After investing millions, IT systems are no better than before. In many organizations, things are worse: costs are higher, projects take longer, and systems are more fragile than ever. The people holding the purse strings have had enough. With the tight budgets of 2009, most organizations have cut funding for their SOA initiatives.
The small select group of organizations that has seen spectacular gains from SOA did so by treating it as an agent of transformation. In each of these success stories, SOA was just one aspect of the transformation effort. And here’s the secret to success: SOA needs to be part of something bigger. If it isn’t, then you need to ask yourself why you’ve been doing it.
In my opinion, that "something bigger" that Anne is referring to is Enterprise Architecture (EA), the missing link between IT and the business. There are several reasons why IT projects fail to deliver on their promise. The lack of EA expertise and practice is certainly one of them. If you ask a group of developers how they will go about architecting an SOA solution, the typical answer that you will hear is the use of some kind of agile or UML-based methodology for gathering the requirements and modelling the application. While these steps are required in any software development project, the lack of a methodology and governance framework for aligning IT with the overarching business context, vision, and drivers can lead to chaos and total failure. In the case of SOA, this situation creates a phenomenon known as JBOWS (Just a Bunch of Web Services) Architecture.
For people who are interested or responsible for EA in their organizations, this month has seen the release of two interesting publications:
- "97 Things Every Software Architect Should Know: Collective Wisdom from the Experts" by O'Reilly Media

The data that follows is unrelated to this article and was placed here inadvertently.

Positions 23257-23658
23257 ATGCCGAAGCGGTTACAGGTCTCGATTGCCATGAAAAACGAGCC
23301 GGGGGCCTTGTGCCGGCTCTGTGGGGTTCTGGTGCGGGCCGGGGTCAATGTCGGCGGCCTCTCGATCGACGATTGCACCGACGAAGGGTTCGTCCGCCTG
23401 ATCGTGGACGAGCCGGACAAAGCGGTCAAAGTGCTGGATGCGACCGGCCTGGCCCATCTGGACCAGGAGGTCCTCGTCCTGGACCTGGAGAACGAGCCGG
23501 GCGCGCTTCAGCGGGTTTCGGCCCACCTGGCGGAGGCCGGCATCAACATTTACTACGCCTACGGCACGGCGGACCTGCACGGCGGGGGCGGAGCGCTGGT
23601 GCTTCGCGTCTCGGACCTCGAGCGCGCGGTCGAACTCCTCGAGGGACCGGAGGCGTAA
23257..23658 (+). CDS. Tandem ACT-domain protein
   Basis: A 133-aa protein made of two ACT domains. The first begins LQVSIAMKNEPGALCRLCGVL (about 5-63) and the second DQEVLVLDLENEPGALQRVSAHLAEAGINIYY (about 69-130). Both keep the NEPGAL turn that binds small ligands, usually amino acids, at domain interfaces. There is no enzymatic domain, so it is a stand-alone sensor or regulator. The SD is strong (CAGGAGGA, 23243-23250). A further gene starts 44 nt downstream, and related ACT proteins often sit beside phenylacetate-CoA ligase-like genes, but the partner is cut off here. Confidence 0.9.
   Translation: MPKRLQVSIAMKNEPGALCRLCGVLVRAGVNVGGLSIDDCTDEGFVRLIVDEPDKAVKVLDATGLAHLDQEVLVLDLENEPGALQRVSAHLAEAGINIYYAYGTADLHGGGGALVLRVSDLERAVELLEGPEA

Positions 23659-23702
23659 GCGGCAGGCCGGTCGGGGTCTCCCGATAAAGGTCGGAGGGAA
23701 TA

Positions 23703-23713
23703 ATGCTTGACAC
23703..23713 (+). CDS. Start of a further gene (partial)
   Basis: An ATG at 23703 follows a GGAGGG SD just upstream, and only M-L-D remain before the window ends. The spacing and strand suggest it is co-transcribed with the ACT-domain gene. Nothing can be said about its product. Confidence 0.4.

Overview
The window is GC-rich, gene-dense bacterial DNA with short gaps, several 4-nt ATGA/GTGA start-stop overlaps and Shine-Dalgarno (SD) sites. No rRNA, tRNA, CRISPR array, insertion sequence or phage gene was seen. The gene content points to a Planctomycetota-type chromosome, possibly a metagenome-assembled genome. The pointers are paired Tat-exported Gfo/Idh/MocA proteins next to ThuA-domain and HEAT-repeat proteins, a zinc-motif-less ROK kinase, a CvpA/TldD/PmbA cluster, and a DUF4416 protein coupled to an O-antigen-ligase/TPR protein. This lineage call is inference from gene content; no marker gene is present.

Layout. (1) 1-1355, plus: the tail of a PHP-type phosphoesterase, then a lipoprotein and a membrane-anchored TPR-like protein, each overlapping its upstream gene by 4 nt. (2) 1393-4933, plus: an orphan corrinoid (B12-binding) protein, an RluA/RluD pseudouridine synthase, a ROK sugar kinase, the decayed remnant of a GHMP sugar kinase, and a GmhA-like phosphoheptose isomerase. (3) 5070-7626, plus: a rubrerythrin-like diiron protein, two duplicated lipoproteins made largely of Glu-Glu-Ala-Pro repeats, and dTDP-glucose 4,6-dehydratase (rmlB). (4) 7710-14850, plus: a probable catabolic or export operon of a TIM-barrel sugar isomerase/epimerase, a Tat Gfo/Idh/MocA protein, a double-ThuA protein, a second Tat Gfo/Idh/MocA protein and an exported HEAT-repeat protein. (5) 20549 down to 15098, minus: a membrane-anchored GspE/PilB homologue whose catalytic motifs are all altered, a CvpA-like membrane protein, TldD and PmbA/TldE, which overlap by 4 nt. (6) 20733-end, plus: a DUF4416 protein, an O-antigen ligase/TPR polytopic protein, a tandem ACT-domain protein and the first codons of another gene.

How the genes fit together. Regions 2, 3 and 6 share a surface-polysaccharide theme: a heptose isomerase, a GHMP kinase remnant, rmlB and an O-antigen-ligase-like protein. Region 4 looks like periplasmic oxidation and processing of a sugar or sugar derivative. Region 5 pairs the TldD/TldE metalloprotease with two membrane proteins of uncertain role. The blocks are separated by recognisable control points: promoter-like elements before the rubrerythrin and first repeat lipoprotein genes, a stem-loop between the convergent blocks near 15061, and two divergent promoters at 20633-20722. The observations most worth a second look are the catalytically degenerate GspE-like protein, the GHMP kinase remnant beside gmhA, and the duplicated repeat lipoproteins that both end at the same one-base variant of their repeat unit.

- TOGAF 9 by the Open Group
In the first publication, several software architects share their experiences and lessons learned from the trenches. One of those "97 things" is entitled "Architecting is about balancing". I couldn't agree more. The wisdom of these experts will be a great asset to any software architect.
TOGAF 9 is an ambitious project by the Open Group to create a set of standardized semantics, methodology, and processes in the field of EA. IT professionals have been told repeatedly that they need to become business savvy in order to be more effective to their organizations. TOGAF 9 help them bridge the gap. The diagram below from the TOGAF 9 documentation provides an overview (click on the image to enlarge).
TOGAF 9 has a modular structure which permits an incremental approach to implementation and allows different stakeholders to focus on their respective concerns. The Architecture Development Method (ADM) describes a method for developing an enterprise architecture and is the core of TOGAF. The diagram below from the TOGAF 9 documentation shows the different phases of the ADM (click on the image to enlarge)..
The Content Framework specifies deliverables and artifacts for each architectural building block. These artifacts represent the output of the ADM. The specification provides guidance on how the ADM can be applied to SOA and enterprise security. TOGAF 9 also addresses the important issues of architecture partitioning and architecture repository.
Finally, the Open Group has been working on the adoption of an open EA modeling standard called ArchiMate. ArchiMate provides a higher level view of EA when compared to modeling standards such as BPMN and UML. It can be used to depict different layers of EA including business processes, applications, and technology in a way that can be consumed by non-technical business stakeholders. A sample of an ArchiMate enterprise view of a hospital can be found here.